For centuries, Indigenous children were removed from their families and sent to boarding schools or placed in adoptive non-Indigenous families. Hundreds of thousands of American Indian, Alaska Native, Canadian First Nations, Native Hawaiian, and Aboriginal children in Australia were forced to attend Catholic mission schools, where many experienced hunger, violence, forced labor, and sexual abuse. Indigenous parents and children who resisted child-family separation were harshly punished. The goal of forcible removals was to assimilate Indigenous children into Western society, erasing Indigenous identity, languages, cultures, and religious practices. This was a legacy of the Doctrine of Discovery and a series of papal bulls that had been used since the fifteenth century to justify colonization by European powers and missionaries. Forced child-family separation was endorsed by the governments of Australia, Canada, and the United States, a history which each country continues to reckon with today.
During this webinar, participants will explore the role of the Catholic Church in the separation of Indigenous children from their families and the long-lasting effect on Indigenous communities. How has this history been felt and experienced by those who were separated and their descendants? How did the Catholic Church justify the separation of Indigenous children from their families at the time? How are the Catholic Church and governments addressing this history now? What is necessary to move towards a future grounded in truth, justice, restoration, and healing?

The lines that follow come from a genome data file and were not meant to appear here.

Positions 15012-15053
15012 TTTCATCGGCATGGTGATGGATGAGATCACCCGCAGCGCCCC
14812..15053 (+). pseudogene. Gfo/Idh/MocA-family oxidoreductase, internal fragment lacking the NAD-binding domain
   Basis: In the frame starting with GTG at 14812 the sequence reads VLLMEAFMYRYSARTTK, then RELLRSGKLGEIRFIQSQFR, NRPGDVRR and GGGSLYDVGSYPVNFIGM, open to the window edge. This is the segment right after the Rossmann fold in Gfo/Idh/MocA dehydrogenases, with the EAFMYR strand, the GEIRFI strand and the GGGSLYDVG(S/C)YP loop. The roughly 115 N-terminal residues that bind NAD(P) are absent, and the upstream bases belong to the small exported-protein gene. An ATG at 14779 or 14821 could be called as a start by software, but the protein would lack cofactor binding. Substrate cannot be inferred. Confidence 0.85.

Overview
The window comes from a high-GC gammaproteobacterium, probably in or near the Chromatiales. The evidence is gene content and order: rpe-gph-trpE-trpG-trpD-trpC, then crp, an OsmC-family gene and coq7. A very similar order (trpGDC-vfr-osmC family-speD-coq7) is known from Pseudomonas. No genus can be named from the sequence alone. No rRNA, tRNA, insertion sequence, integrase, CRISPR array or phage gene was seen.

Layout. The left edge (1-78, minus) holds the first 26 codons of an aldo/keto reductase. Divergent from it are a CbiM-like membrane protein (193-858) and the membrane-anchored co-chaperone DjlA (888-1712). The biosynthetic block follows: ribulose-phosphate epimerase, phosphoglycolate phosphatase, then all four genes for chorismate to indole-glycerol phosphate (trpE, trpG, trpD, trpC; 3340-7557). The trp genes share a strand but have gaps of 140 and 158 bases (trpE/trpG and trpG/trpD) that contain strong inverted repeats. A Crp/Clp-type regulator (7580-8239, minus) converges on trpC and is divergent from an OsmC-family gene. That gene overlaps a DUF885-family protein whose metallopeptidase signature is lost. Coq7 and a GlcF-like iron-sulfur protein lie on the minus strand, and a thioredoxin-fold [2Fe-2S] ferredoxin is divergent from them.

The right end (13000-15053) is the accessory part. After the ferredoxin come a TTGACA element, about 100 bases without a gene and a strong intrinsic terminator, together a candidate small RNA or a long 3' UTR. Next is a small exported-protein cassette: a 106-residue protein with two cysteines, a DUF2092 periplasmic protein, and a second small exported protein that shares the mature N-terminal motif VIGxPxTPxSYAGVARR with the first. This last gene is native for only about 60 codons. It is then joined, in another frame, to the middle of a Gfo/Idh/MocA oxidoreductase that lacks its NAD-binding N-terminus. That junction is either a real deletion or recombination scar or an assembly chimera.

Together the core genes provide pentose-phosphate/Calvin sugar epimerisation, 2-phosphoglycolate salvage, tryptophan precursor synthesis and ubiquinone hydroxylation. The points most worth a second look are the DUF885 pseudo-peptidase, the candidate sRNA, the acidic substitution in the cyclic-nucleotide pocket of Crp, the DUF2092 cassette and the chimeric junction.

The forum on Faith and the Family: Propagating and Preventing Child-Family Separation across Time and Context is convened by Catholic Relief Services and Georgetown University’s Collaborative on Global Children’s Issues, in coordination with the Changing the Way We Care initiative and strategic partners. This webinar is co-sponsored by the Georgetown University Indigenous Studies Working Group.
English, French, and Spanish interpretation are available.
Photo courtesy of Pixabay user mojzagrebinfo.